“When Medicare was created, its architects assumed expansion… in terms of benefits,” Oberlander told Kaiser Health News. “(But) they didn’t anticipate the shift in American politics to the right.” This shift, which took root with the election of Ronald Reagan in 1981, emphasized tax cuts for the wealthy and corporations, increased military spending, and spouted a lot of bluster about reducing deficits (hard to accomplish given the first two items on the list).
What President Biden called “human infrastructure”—services for everyday Americans struggling to thrive in a global economy amid growing wealth inequality—became a tougher political sell after 1981. The ill-fated Build Back Better plan was an earnest attempt to begin investing more resources in “human infrastructure.” Despite the demise of Build Back Better, we should not give up on expanding traditional Medicare. Real change takes time and persistence.
In fact, there has been real progress on Medicare in other ways. The Inflation Reduction Act (the reconstituted version of Build Back Better) finally allows Medicare to negotiate prescription drug prices with Big Pharma—an historic reform that took some 20 years to enact. The Inflation Reduction Act will cap beneficiaries’ out of pocket drug costs at $2,000 per year (starting in 2025), limits seniors’ insulin costs to $35 a month, and penalizes drug-makers for raising prices above the rate of inflation.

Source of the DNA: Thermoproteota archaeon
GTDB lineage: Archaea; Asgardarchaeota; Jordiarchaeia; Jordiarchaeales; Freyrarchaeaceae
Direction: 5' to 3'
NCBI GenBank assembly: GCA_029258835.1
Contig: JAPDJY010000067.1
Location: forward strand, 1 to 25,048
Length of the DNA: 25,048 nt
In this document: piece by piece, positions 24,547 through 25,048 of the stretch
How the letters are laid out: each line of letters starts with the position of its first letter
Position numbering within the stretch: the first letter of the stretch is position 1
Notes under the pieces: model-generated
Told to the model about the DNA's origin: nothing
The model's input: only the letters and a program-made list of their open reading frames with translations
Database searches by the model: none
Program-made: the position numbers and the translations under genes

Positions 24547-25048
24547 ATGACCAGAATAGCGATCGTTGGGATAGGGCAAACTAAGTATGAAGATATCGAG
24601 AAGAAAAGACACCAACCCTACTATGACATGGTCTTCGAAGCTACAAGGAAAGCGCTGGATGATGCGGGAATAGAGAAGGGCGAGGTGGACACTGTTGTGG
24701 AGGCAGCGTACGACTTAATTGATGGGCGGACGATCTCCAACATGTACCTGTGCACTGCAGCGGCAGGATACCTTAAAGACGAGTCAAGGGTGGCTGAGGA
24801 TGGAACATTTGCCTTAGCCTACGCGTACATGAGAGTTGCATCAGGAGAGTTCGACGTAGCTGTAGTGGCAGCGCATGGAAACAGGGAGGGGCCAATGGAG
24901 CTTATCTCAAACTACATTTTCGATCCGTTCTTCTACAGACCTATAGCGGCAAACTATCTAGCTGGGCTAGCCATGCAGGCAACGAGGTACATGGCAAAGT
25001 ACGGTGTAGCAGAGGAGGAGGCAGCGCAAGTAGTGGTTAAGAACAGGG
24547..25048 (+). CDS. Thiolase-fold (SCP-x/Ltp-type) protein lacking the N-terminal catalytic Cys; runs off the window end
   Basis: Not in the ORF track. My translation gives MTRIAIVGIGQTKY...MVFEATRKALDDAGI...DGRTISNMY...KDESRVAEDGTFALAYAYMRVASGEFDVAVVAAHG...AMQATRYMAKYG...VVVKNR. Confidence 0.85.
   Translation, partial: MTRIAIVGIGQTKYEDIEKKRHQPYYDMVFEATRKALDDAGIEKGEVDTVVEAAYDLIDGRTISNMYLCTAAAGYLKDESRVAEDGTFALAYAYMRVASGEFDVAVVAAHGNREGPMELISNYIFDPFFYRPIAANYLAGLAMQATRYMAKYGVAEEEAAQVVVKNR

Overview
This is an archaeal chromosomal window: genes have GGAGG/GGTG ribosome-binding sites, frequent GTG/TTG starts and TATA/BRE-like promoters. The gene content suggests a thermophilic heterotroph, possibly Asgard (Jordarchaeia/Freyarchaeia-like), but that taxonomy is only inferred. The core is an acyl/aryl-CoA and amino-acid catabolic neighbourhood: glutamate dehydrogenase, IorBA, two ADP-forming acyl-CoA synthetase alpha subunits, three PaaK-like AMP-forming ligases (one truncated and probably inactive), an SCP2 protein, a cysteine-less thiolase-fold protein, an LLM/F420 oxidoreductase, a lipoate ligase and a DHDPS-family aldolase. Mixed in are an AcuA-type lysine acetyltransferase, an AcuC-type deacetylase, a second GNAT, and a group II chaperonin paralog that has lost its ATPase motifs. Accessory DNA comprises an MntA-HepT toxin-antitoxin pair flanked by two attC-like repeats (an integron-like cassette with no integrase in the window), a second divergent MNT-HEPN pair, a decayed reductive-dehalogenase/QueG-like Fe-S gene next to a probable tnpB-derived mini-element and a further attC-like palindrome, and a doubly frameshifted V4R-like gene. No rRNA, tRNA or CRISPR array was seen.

While Congress was unable to enact a hearing benefit for traditional Medicare enrollees, legislation introduced by Senators Elizabeth Warren (D-Mass.) and Chuck Grassley (R-Iowa) required the Food & Drug Administration (FDA) to create a rule greatly expanding access to over-the-counter (OTC) hearing aids, which the FDA did in 2022. These OTC products (suitable for mild-to-moderate hearing loss) can be significantly less expensive than prescription hearing aids. And while the president’s proposed dental benefit for traditional Medicare did not survive the legislative process, the Biden administration has expanded the definition of “medically necessary” dental care under Medicare Part B.